He’s well established on solids, but there are still plenty of mealtime skills for your child to master. So what are the key milestones, and how can you encourage him to meet them?
Your baby can share in the same meals as the rest of the family as soon as he can chew comfortably. Some manage this by nine months, but 12 months is quite common. You’ll still need to chop up food into sizes he can manage, and avoid adding salt, which is bad for his immature kidneys, and sugar, which encourages a sweet tooth, to the meals that he’ll be sharing.
You may like to give your baby a spoon so he can ‘have a go’ himself as soon as he starts weaning, but to get food in his mouth successfully with it he needs to refine his hand eye co-ordination. Expect real progress from 12 to 18 months.
Dental experts recommend that your child swaps bottles for cups at around 12 months, to avoid damage to his growing teeth. It may take longer to wean him off the comfort of his bedtime bottle, but aim for all daytime drinks to be served in a cup by 12 to 18 months, when he’ll have developed the necessary hand-eye co-ordination.
This requires co-ordination in both hands, which is likely to occur from 18 to 24 months.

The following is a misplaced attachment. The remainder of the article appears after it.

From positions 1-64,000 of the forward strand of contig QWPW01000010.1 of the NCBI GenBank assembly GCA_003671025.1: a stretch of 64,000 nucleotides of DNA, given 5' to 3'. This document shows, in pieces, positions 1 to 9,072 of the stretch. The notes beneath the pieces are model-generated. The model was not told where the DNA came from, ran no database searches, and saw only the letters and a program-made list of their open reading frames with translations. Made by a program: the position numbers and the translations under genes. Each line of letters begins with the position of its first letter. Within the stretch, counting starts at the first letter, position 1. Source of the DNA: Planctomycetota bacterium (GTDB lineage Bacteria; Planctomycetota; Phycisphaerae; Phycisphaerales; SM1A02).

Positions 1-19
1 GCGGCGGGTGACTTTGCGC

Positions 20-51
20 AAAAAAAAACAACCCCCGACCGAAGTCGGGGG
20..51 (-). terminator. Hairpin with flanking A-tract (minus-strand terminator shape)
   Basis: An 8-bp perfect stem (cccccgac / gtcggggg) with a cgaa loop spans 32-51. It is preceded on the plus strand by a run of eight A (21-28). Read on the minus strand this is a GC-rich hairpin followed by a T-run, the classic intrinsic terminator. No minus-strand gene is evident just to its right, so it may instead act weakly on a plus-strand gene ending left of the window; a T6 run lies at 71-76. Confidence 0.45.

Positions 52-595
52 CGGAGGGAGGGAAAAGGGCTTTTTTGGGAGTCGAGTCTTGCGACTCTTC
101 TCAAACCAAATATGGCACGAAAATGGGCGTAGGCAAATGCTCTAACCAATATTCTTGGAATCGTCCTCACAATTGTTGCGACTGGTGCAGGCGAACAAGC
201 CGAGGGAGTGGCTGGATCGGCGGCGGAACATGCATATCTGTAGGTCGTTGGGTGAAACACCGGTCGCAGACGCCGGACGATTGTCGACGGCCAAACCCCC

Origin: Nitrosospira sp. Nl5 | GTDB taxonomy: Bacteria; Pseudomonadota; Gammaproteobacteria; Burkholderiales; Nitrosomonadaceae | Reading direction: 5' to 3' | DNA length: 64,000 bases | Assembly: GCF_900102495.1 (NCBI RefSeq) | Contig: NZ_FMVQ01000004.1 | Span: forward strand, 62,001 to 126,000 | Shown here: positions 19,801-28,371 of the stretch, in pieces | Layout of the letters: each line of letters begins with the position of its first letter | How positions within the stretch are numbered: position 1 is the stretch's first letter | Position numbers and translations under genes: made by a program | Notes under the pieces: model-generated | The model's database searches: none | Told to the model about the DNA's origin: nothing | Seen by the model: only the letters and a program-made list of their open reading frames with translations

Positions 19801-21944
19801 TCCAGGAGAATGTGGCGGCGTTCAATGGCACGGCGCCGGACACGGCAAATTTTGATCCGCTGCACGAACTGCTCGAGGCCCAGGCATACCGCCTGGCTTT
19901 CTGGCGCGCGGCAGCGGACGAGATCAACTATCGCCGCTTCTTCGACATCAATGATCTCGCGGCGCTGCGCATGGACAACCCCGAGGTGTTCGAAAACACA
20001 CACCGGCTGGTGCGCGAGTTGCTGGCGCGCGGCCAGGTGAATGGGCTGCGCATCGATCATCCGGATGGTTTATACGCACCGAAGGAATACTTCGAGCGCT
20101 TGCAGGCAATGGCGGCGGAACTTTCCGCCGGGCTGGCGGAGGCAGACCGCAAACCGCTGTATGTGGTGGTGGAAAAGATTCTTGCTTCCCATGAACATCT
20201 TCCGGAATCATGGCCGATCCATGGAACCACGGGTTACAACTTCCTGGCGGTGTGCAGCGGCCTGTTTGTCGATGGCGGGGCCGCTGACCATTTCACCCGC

Using a knife and fork requires sophisticated manual dexterity, likely to occur from 24 months. You can give him a blunt toddler knife from around two years, but don’t expect him to be able to cut his own food until nearer four: to begin with his knife will simply be used for pushing small pieces that you have cut for him onto his fork.
Your child will need to be confident with an open cup before he starts pre-school. If he hasn’t been reaching for your glass already, introduce an open cup from 24 months, when he can understand that he needs to control the liquid inside. To avoid spills, only put a small amount of drink in the cup at a time, and keep it out of reach of wayward elbows.
Before you pack away the high chair, your baby needs to have developed his gross motor skills sufficiently to be able to climb confidently on and off a chair – and stay on it! Expect this from 24 months.
Most children abandon bibs as their hand-eye co-ordination becomes more sophisticated, sometime around their third birthday. But if you’ve got a messy eater, you might still be tucking a napkin into his collar when he’s eating tomato sauce, even once he’s started school.
Once he’s at nursery or pre-school, your child will be encouraged to help himself to snacks and drinks from communal bowls and jugs in the middle of the table. Encourage this at home by letting him tip cereal into his bowl, or pour a drink from a carton of juice – with supervision, of course!All children are different, and there’s no such thing as an ‘average’ child. Your little one will reach these milestones when he’s ready; he may seem to get ‘stuck’ at one stage for ages then suddenly race ahead, or miss out some stages altogether, for example going straight from bottles to open cups. But if you have any concerns about his development, discuss them with your health visitor.
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